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The Honolulu Advertiser
Posted on: Thursday, February 25, 2010

Kanu Hawaii issues 'Kuleana' awards

Advertiser Staff

Kanu Hawaii, a grassroots movement “drawing on island strengths to make the state a model of environmental sustainability, economic resilience and compassionate community” is marking its second anniversary this month.

As part of its “birthday celebration,” Kanu is presenting “Kuleana Awards” to six individuals who have “inspired change in others and in their community through their own demonstrations of kuleana,” defined by the non-profit group as “courageous acts of responsibility-taking and leadership by example, even when the required change seems beyond the ability of one person to achieve alone.”
Kanu today issued the following statements about the recipients of the 2010 awards.

  • Jack and Kim Johnson

    “As a team, Jack and Kim model stewardship, compassion, and living lightly on the earth. They live a simple lifestyle, eat from their own garden, and devote lots of quality time to their children and their North Shore community. Jack’s music has introduced people around the world to island values of environmental stewardship and aloha, and profits from his tours support local and global environmental work. Kim has worked tirelessly to build the Kokua Hawai‘i Foundation into a local institution that is committed, as she is, to positive, empowering approaches that educate keiki and build a more eco-conscious community.”

  • Annie Heslinga

    “Annie has been coordinating student and Kanu volunteers at the Ka 'Ohu Hou O Manoa Transitional Shelter for Homeless Women and Children since Kanu Hawai‘i’s Live Aloha Campaign last July. Annie has been to the shelter every Sunday since Live Aloha Day almost a year ago, has formed a ‘Live Aloha’ Group at 'Iolani School where she is a sophomore, and has recruited students from grades 10-12 to volunteer at least one Sunday a month to take care of keiki at the shelter while the mothers have their weekly house meetings. She organized a Thanksgiving dinner in which she and her family had a potluck dinner with the mothers to build relationships and connect as friends. The relationships she has built with the mothers and children at the Salvation Army Shelter embody the commitment and compassion we hope to see in island-style leaders.”

  • Olin Lagon

    “Olin is a world-class entrepreneur who has started more than a dozen companies, several of which have attracted venture capital investment to the islands, and some of which have grown to large national and international organizations with hundreds of employees. His talents could place him in a variety of engineering and executive positions, but Olin has committed himself to social entrepreneurship – using his ideas and business skills in the service of communities. He actively experiments with growing his own food, explores aquaponics and energy efficiency, and has made his house into a zero-energy-consuming home. He buys his clothes from Savers, drove a bio-diesel car (until an uncle recently moved away and left a different car with Olin). Every day he devotes a few hours in the afternoon and early evening to spending time with his boys, and walking the neighborhood with them, picking up litter and stopping to talk to neighbors.”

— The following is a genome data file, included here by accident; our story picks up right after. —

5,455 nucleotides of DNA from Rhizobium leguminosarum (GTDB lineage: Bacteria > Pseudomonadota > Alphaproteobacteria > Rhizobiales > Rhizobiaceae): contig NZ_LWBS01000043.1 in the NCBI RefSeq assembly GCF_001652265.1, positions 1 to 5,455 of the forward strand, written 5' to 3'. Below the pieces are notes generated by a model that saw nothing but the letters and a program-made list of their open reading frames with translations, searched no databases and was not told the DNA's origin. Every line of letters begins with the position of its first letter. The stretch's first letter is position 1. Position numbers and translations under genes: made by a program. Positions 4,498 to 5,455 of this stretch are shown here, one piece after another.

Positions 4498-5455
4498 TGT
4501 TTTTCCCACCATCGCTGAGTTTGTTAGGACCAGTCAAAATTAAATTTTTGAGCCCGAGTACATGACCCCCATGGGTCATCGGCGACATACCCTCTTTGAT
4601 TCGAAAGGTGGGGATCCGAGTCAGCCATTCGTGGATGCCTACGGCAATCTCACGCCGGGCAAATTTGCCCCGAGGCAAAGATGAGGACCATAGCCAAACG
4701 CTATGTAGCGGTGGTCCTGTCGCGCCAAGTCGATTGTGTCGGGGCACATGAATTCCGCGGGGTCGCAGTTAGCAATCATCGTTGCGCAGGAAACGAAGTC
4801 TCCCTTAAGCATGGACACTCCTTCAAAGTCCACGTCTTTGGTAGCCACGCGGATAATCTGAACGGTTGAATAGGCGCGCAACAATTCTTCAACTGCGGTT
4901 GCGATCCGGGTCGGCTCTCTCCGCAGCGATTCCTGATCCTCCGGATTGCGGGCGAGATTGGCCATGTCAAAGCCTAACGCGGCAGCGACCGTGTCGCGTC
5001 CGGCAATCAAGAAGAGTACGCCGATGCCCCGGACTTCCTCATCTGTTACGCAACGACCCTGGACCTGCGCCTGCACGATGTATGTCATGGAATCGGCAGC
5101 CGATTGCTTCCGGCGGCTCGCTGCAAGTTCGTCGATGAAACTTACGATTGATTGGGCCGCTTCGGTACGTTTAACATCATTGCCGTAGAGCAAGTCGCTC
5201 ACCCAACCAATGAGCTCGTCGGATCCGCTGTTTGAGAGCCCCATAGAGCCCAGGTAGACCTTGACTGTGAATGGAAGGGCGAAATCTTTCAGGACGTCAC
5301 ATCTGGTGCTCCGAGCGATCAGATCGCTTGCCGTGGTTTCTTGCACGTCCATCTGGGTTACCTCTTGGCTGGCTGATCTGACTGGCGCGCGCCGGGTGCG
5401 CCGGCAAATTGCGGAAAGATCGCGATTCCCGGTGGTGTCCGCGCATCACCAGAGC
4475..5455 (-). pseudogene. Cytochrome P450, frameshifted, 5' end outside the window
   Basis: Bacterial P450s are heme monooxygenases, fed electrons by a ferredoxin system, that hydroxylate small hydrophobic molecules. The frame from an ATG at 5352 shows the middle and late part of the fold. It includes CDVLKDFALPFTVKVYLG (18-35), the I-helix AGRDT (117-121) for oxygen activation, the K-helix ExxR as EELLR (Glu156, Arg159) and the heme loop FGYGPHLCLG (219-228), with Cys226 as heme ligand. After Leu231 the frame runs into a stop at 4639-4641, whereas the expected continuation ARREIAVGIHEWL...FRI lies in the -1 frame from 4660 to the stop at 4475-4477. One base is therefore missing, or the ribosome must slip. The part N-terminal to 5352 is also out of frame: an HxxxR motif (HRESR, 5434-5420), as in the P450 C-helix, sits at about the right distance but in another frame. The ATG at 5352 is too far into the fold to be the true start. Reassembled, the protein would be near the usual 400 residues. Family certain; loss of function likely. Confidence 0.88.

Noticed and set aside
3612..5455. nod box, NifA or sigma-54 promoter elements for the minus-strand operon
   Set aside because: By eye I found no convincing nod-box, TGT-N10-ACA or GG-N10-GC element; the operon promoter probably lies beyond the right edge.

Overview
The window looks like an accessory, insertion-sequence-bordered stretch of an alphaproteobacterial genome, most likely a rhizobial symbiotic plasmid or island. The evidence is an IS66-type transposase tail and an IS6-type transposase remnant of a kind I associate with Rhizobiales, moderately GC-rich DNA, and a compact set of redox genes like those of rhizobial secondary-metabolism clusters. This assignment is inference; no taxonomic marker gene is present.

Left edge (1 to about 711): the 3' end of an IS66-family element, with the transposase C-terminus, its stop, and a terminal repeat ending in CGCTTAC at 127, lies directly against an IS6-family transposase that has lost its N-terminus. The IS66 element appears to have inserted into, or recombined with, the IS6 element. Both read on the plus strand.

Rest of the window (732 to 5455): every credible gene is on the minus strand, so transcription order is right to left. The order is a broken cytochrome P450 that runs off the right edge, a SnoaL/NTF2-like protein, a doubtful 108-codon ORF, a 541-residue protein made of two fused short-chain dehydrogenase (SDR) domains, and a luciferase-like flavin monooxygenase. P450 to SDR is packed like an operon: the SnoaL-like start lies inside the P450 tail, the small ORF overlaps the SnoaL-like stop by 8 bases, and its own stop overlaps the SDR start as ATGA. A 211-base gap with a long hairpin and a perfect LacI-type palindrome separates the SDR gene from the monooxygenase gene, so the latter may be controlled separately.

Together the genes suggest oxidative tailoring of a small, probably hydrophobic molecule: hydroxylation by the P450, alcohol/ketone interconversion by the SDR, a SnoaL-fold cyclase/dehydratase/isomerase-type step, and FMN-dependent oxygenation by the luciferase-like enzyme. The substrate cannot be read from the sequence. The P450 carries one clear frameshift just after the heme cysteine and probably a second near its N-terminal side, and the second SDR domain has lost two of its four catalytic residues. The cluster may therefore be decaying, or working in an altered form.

• Melissa Matsubara

    Melissa uses her skills of empathy and listening to connect with people from all walks of life and all communities. When it became clear that Kanu Hawai‘i needed a way for members to connect with each other offline, Melissa volunteered to host a weekly pau hana. When Kanu launched a campaign to educate people about reducing waste during the Holidays, she came up with the idea of a Green Wrapping Station at Ala Moana Center as a way to make a statement about cutting down on waste during the holidays in a way that allowed us to “be the change” we were asking others to consider.

  • Brent Kakesako

    “When Kanu was planning the Live Aloha Campaign in the spring of 2009, Brent said he wanted to try to lead a service project. He understood the scope of the challenge – these were not to be ordinary service projects – instead, they were supposed to challenge people to step across boundaries, connect with others who are normally kept at a distance by social or economic divides, and build lasting relationships with them. Brent spearheaded the effort at the Salvation Army Shelter for Women & Children in Manoa and recruited dozens of volunteers who later described the experience as “moving” and “magical.” Not only did Brent succeed in creating a project that got people to step across normal social divides, he also deliberately developed community leadership, empowering his cousin Annie to step forward and try her hand at organizing and sustaining the effort.”

  •  Alice Greenwood

    “Alice is a respected kupuna from the Waianae Coast of O‘ahu. Alice helps lead efforts for environmental and social justice, educating those in and outside of Waianae about the special strengths and challenges in her community. Alice was homeless for a time, living in a tent at Ma‘ili Beach Park on O‘ahu. While living at the beach she noticed homeless keiki playing in the filthy public bathrooms. Heartbroken, she started waking up at 4 a.m. to clean the facilities herself. Others living at the park were cynical at first, but after a month of watching Greenwood clean the bathrooms every day, they joined in. Other women living at the park started getting up early to help, and the men took up posts at the bathroom entrance, hosing off people’s feet to keep the bathrooms clean. Alice changed people around her by her example and her self sacrifice. That is the island-style leadership and activism that Kanu strives for.”

    For additional information about the organization, visit www.kanuhawaii.org.